The Max Burton has a Heat Mode, which assigns numbers 1 through 10 to the heat levels it offers. You can also select Temp Mode, which has 15 temperature settings in degrees Fahrenheit starting at 100 degrees and going up to 450 degrees in 25-degree increments. We had a lot of control over how much heat we used, especially at the upper end of the heat spectrum.
It’s important to remember that the temperature settings are really just guides since they’re measuring the temperature of the cookware where it touches the burner, not the food. Both water and oil were heated (separately) for comparison with the accuracy of the setting. There was always a difference of at least 10 degrees between the liquid and the setting. It is better to use the settings as a general guide to determining how much heat to apply rather than as a precise end goal.
It is easy to heat up pans and pots quickly with the induction burners. Using the “boil” button, which sets the burner to its highest power level with one touch, it took 8 minutes and 40 seconds to bring 2 quarts of water to a boil.
We boiled two different skillets of water to determine the Max Burton’s heating area and whether it had any hot spots. It produced a hot spot when we used a cast iron skillet and its induction ring was 5 inches in diameter. When we used an induction-friendly aluminum skillet, the hot spot didn’t appear.
The quality of the pan and its materials also determined how evenly the burner heated. While our cast iron skillet didn’t allow the burner to heat evenly, our aluminum nonstick skillet with a magnetic bottom did a much better job.
In the beginning, we detected a faint high-pitched buzz that drove us nutty. Because we didn’t know if it was specific to this unit or not, other reviews we found online didn’t mention it. Following subsequent uses, however, the buzz disappeared. Whether it was the cookware, the outlet, or just a fluke, we haven’t been able to recreate it since.
The Max Burton was the quietest of the three burners we tested, with a fan noise that was about as loud as a computer fan. It emits piercing beeps when we press buttons, however.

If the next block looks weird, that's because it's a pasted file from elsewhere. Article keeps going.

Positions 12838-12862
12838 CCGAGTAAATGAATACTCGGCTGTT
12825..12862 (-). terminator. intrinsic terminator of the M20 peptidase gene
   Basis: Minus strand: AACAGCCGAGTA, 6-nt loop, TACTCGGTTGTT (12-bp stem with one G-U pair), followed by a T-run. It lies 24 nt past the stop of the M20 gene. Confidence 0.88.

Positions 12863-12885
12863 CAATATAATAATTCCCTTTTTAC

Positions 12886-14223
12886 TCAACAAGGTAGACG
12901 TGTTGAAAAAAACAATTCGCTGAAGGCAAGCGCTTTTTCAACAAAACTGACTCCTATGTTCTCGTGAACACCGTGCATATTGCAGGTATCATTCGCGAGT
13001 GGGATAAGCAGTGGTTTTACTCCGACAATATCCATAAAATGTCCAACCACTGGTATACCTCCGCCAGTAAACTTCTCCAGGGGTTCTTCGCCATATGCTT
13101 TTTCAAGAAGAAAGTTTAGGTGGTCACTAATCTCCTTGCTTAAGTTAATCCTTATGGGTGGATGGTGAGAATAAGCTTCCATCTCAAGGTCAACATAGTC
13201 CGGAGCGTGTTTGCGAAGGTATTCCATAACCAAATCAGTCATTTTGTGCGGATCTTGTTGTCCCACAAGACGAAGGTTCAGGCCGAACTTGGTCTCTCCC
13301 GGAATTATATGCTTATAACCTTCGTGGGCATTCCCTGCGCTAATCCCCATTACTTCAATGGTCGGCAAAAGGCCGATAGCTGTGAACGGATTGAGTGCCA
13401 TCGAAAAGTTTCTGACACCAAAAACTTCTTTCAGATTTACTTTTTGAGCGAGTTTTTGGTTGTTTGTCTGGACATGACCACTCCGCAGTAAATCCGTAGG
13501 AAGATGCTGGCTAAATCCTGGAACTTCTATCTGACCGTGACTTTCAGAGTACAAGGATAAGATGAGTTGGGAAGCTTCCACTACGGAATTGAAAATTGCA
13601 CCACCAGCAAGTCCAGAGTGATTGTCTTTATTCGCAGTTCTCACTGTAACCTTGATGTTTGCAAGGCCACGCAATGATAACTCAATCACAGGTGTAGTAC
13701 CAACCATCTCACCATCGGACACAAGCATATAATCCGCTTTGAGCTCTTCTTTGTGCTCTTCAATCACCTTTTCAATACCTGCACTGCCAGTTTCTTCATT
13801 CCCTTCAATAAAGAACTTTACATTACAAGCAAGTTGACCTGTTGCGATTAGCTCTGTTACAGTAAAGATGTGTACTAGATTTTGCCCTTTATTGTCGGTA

Because the Max Burton 6400 doesn’t have many extra features, it’s incredibly easy to use. There aren’t a lot of buttons to confuse things or menus to navigate. However, it does have two one-touch buttons that are convenient. Using the “boil” button, you can blast the highest wattage right away. On the other end of the spectrum is the “simmer” button, which automatically sets the burner to the lowest setting. They are not essential, but they are nice to have.
Furthermore, there’s a lock button, which is useful if you don’t want to turn it on accidentally, and a countdown timer that can be set for up to 180 minutes. When the unit has been used for three hours continuously, it will turn off automatically. It also has a 20-minute timer. However, if you want to simmer something all day, you’ll have to remember to reset it periodically.
As with other induction burners we’ve tested, the Max Burton will automatically shut off if the cooking surface becomes too hot. The device will also beep and display an error code if no cookware is detected or if the wrong kind of cookware is detected. If we lift the pan off the burner to scrape out contents into a bowl, or toss ingredients we’re sautéing, it will beep and flash the error until we place the pan back on the burner. Because it resumes heating, we don’t have to start over with the settings.
Max Burton 6400 typically retails for around $80 to $100, which is right in the middle of the pack price-wise. There are cheaper burners that cost closer to $50, but they do not have the one-touch boil and simmer buttons. There are also much more expensive burners with far more features that cost $150 and up.